so on the Human siderun rampant. Quest Logs show personalized
thoughts of the playable people. Different selectable responses
bring more laughs overall, and sometimes rewards, such as added
Background music, on the whole, helps create an eerie setting
and rarely distracts from action. It is reminiscent of tribal
drums and rhythms during times of battle with techno mixed in.
Strangely, it adds to the sense of depression most nonplayer characters
express throughout their dialogues. The musical scorelike
other itemslacks enough originality to bring Harbinger
ahead but not enough to make it unpleasant. Sound effects
chime when neededsome fun, others new, and the rest annoying.
Most will be impressed by the game's voice acting. A comic book
idealism and philosophy rests behind the monologue bubbles that
pop up occasionally.
Harbinger displays in two resolutions: 800×600 and
1024×768, both exceedingly gorgeous. The interface is simple,
natural to navigate, not repeated for the individual personae,
and uncluttered. A fine minimap in a transparent green hue shows
obstacles announced by pictures, though no feature to scroll along
said map is available. Crisp graphics help a two-dimensional isometric
view, such as that seen earlier in games like Septerra Core.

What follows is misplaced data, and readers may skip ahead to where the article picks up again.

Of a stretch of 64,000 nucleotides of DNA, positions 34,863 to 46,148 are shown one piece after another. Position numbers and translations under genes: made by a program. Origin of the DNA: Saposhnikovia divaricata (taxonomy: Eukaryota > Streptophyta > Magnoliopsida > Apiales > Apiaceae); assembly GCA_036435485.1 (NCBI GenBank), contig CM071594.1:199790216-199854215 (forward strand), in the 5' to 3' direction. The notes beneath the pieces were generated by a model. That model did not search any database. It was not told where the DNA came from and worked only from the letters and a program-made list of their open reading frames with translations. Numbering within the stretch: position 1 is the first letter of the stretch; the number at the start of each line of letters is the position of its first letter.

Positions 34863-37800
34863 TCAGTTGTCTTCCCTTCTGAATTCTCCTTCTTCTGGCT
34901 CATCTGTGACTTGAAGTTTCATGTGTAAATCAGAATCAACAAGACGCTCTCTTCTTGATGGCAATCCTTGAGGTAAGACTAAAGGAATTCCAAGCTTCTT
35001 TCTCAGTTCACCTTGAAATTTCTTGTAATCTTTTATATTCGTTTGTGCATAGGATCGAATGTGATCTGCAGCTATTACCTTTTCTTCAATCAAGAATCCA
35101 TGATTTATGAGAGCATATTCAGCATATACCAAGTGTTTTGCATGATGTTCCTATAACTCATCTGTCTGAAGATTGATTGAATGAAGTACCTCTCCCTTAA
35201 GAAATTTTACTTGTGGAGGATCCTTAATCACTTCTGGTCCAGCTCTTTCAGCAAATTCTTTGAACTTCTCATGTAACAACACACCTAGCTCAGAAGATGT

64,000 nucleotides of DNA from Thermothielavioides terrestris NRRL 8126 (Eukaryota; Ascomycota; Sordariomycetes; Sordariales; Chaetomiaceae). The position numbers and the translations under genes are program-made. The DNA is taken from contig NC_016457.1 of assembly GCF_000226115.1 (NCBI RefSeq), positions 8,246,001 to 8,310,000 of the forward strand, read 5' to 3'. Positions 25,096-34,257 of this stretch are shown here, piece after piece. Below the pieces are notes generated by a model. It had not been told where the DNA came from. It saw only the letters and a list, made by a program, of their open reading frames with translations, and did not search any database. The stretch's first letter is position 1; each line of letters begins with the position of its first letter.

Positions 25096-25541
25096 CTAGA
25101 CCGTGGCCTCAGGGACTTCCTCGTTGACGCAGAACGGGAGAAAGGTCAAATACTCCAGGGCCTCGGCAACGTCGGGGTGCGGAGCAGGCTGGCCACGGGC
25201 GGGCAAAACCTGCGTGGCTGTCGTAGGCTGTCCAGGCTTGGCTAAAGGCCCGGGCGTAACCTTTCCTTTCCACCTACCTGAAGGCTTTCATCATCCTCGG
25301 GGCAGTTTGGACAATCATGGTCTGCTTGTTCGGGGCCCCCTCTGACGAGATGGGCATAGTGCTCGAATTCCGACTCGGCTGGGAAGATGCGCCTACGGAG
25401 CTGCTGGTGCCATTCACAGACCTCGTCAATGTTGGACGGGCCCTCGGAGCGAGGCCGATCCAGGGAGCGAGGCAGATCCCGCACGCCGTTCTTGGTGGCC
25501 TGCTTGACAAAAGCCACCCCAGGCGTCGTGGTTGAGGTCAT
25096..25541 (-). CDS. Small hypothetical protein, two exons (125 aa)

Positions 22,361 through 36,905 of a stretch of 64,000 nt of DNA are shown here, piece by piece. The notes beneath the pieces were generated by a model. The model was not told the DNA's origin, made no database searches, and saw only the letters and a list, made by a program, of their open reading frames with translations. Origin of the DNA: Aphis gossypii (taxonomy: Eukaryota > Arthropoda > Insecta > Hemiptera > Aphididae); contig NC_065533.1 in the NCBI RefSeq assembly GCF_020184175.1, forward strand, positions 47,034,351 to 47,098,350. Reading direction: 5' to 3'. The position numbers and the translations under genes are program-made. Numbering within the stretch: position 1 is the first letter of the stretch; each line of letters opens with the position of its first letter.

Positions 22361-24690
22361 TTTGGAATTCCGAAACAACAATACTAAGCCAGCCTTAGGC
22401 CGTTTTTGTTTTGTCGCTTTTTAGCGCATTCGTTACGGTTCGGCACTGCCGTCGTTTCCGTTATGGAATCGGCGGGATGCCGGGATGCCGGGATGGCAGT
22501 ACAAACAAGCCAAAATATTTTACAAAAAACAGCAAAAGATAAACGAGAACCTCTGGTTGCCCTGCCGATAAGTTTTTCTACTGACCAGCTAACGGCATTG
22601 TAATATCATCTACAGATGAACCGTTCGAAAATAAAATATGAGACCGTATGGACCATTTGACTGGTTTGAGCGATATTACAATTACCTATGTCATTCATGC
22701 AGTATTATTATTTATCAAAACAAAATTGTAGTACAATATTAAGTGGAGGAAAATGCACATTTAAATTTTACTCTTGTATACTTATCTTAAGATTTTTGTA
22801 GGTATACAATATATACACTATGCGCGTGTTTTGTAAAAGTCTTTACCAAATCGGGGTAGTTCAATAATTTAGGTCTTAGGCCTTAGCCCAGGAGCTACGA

Attentiveness to detail is evident on mechanisms like Umbilicals
and Portals, the two methods of transportation around the ship.
One sometimes stares at the intricacies of a junk pile in minor
awe. Character skins change with upgraded weapons and armor, another
keen touch in action/adventure games. Rifles, bladed weapons,
gauntlets, amps, injectors, cameras, and mines look distinctively
independent, with well-developed ornamentations. Harbinger
stands as a fine example of beautiful graphics.
Harbinger is worth the modest $29.99 plus tax (if applicable).
Most who purchase the game shall suffer from the "just another
five minutes" syndrome until the end screen flashes. Not
worthy of any Game of the Year awards, still it is worthy of an
avid gamer's time. It breaks the mold with its setting and manages
to stay traditional in gameplay. For diehard hack-and-slash enthusiasts,
or those in search of uniqueness, Harbinger is deserving
of a hearty recommendation.
- Witty content.
- Fast-paced action fix.
- Hordes of killer robots to destroy.
- Good voice-overs.
- Pleasant graphical features.
- Grows boring.
- No rich plot.
- PC slowdowns.
- Hordes of killer robots to destroy.
- An "it's been done before" feel.
Release Date: February 2003
Four Fat Chicks Links
Pentium III 500
128 MB RAM
16 MB DirectX 8.0 compatible 3D accelerator
650 MB free hard drive space
4X CD-ROM drive
Where to Find It